Prof. WAYLAND. - The hopelessness of it is the feeling that weighs upon me. Every word you have said, Mr. Chairman, is perfectly true, flagrantly true ; and yet what are you going to do about it? People will go on selling themselves to quacks to the end of time; and, as one species of quackery decomposes, from the residuum will rise another species, with more devils than the first. Now it seems to me impossible to get the public sufficiently interested in this to make a public opinion strong enough to control the evil. In the first place, you cannot get medical men to take hold of it with any zeal or earnestness. If I may be pardoned a personal allusion, a few years ago I made a great effort to secure the passage of a better law, intended to cover precisely the evil to which Dr. Anderson has alluded; that is, to prevent med cal tramps writing M.D. after their name. I secured the assent of the leading physicians of the regular school, of the homeopathic school, and of the eclectic school or, as one of my acquaintances, with quaint innocence, calls it, the “epileptic” school. It was not a narrow bill, it was simply a provision that no men, who had not a degree from some of those three schools, should be allowed to practise. It had the unanimous assent of the judiciary committee of the Connecticut legislature, but a quack from our city succeeded in laughing it out of the legislature; and it did not get a corporal's guard of votes, though there was not a man who, if you had got him in a corner and talked with him, would not have said that it was a perfectly just and fair bill. The community did not care anything about it. So much for legislation. In some States there has been more stringent legislation; but, after a few cases have been disposed of, the jury will usually acquit, as there is a popular supposition that the law is the result of a desire to persecute on the part of the medical profession.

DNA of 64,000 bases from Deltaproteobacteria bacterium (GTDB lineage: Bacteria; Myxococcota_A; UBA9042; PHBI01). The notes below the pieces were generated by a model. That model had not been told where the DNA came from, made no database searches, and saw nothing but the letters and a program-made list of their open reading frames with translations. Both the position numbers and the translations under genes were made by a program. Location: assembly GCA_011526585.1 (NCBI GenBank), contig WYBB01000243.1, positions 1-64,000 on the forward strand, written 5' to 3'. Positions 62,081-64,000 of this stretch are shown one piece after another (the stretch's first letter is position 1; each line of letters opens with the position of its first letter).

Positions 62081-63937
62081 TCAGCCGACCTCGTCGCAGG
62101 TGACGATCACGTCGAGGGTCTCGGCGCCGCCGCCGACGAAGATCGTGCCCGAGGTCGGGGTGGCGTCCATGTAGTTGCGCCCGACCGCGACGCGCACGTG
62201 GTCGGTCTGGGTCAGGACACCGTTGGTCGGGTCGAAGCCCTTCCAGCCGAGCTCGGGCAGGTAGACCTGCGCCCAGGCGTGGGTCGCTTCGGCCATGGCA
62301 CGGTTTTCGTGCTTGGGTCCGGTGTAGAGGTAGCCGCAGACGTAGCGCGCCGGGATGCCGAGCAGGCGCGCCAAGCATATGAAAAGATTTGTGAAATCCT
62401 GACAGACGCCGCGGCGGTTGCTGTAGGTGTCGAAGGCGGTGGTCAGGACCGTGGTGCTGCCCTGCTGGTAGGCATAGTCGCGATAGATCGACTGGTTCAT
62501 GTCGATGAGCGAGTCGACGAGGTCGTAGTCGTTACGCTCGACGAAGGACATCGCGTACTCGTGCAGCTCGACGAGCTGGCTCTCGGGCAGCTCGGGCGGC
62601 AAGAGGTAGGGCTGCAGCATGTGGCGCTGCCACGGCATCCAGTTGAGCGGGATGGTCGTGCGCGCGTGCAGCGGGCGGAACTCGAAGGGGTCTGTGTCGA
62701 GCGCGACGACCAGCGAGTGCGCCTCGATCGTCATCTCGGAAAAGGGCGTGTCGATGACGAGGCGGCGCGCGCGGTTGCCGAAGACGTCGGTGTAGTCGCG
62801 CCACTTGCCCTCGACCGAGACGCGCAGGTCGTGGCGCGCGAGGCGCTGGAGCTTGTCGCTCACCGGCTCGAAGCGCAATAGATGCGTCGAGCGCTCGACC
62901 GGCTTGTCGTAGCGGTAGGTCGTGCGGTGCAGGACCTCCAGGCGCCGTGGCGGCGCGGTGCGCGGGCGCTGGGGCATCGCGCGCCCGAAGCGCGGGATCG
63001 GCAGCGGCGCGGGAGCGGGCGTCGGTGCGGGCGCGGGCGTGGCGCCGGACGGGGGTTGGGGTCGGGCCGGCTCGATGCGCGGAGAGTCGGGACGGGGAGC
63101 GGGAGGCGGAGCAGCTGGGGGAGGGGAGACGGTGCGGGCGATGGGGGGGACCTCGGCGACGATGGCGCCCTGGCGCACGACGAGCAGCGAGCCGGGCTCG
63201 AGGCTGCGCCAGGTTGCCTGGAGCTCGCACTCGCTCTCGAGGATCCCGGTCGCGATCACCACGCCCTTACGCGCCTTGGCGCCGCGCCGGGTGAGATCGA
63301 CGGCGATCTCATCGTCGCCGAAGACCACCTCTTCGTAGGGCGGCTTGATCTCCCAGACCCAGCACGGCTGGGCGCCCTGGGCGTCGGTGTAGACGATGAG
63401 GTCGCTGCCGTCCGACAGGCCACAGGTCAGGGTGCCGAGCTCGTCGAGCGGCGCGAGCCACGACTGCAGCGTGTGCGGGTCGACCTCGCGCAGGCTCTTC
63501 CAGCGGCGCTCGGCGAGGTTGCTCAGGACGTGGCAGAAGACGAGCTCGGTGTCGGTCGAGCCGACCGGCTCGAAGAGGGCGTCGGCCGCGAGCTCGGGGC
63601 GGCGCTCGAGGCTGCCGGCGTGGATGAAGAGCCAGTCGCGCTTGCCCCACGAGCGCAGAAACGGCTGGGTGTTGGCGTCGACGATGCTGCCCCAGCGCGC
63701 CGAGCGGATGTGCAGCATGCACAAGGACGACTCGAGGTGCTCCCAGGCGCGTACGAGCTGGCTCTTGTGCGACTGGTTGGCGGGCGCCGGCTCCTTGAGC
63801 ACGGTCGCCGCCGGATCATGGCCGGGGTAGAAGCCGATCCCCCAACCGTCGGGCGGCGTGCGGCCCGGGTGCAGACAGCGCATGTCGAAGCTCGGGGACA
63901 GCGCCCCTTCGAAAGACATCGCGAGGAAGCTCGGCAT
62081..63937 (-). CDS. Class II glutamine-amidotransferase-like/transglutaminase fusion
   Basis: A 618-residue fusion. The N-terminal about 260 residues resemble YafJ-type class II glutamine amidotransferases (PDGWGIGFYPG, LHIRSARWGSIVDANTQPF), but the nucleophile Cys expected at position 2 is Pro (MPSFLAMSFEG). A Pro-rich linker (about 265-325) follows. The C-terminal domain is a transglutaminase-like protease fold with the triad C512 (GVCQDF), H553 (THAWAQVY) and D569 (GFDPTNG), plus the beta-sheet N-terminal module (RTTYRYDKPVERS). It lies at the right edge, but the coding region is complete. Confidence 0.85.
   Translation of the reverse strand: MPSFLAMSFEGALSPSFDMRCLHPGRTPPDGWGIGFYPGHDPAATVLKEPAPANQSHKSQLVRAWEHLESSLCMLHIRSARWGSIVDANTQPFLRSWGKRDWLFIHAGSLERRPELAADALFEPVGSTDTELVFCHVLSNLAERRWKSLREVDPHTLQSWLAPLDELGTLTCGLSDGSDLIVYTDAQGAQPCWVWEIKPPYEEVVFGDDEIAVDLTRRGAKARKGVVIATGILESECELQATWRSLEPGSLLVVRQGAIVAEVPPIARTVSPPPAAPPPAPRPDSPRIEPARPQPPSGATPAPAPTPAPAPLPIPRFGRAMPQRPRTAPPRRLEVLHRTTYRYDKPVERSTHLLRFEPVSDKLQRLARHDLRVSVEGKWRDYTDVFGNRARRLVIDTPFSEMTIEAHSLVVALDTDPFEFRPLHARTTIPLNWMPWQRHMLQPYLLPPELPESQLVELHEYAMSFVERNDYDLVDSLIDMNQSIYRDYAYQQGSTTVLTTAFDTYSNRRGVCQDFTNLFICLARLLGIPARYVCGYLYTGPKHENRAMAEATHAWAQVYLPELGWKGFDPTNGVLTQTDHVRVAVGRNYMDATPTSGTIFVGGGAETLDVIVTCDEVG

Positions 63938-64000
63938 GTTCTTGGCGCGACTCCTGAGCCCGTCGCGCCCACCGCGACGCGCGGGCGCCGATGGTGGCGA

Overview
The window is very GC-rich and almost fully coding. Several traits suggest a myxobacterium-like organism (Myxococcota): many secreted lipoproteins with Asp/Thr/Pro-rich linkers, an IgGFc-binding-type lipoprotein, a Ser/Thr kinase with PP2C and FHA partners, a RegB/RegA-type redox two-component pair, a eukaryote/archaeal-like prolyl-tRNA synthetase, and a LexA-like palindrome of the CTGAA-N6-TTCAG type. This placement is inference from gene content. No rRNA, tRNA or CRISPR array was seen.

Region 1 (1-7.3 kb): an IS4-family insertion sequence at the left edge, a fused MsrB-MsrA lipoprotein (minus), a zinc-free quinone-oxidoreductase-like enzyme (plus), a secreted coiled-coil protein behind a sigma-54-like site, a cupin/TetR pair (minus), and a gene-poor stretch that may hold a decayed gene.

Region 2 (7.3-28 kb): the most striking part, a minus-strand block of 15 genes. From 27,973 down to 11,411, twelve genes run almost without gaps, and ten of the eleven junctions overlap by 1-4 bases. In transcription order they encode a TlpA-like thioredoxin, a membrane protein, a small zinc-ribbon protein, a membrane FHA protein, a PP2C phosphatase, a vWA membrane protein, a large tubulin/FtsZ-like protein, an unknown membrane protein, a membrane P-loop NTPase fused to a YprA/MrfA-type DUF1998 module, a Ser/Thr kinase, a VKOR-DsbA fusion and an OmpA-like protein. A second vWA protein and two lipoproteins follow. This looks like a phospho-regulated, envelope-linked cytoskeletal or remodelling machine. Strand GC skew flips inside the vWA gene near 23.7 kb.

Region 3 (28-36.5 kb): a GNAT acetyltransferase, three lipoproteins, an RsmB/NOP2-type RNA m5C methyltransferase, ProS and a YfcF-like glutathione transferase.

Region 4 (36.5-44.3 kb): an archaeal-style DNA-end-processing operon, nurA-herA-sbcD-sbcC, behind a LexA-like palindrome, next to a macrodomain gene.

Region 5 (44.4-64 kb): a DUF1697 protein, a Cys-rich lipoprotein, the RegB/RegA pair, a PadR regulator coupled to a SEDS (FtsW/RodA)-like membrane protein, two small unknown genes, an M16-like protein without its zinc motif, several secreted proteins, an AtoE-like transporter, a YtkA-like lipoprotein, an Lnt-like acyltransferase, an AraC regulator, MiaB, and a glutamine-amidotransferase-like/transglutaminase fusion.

As to the improvement of medical schools. The great trouble is that a competent medical man can earn by his profession in large city an income far beyond what he would receive for teaching. Such a physician earns from $25,000 to $30,000 a year. How can you ask him to give the cream of his time to teaching men hardly up to average intelligence, - certainly not above it, many of whom come into the profession not for the humanity they may exercise, but for the ducats they may accumulate? To endow a professor's chair and get a teacher, before he is too old to have any vital love or enthusiasm for the work, would require an endowment that wouid yield $12,000 or $15,000 a year. What is the chance of doing that? The same is true, to a considerable extent, of a law school ; but the legal profession is not — to use a term that expresses exactly what I mean so rasping. It does not involve so much wear and tear of the nerves. But the successful law schools could be counted on the fingers of one hand. I am sorry to indulge in this Jeremiad.
Dr. Curtis.— I was brought up very near Waterbury, and I know to what Dr. Anderson refers. But the trouble is that these travelling doctors have degrees. They cannot go from State to State because there have been rather stringent laws passed in certain States,- in nineteen out of the thirty-eight, I believe, - which make it impossible for a man to practise without a degree; but it is easy to get a degree in many States. A legitimate physician of the regular school, if he belongs to any institution like a county association, is not allowed to advertise in any way, or to have his name in the paper as being interviewed with regard to public health. This is the unwritten law. There is a man in New York who made an enormous reputation for curing rheumatism and gout. The members of the Stock Exchange flocked to him. He had his parlors in a tenement house district, where he showed a petition signed by the people in that neighborhood, begging him not to leave them. The street where this house stood would be filled with carriages. The secret of his success was that in every one of his prescriptions sulphate of morphia was combined, which made every one happy for the time being. In the end, however, the expected result occurred: the renown is now passing away, and in two more years he will not be heard from. Every physician in New York knew his methods, because his prescriptions filled the books of the apothecaries. I should not wonder if he made $75,000 a year; but there was no way of stopping him, — nothing that the profession could do to prevent it. Still, I do not think the “hopelessness” is as bad as Prof. Wayland puts it. Public opinion must change, and able physicians will be recog. nized. He says that educated men are not going to give up $25,000 or $30,000 a year to teach in medical schools. I think it is true, however, that the enthusiast, the man who wishes to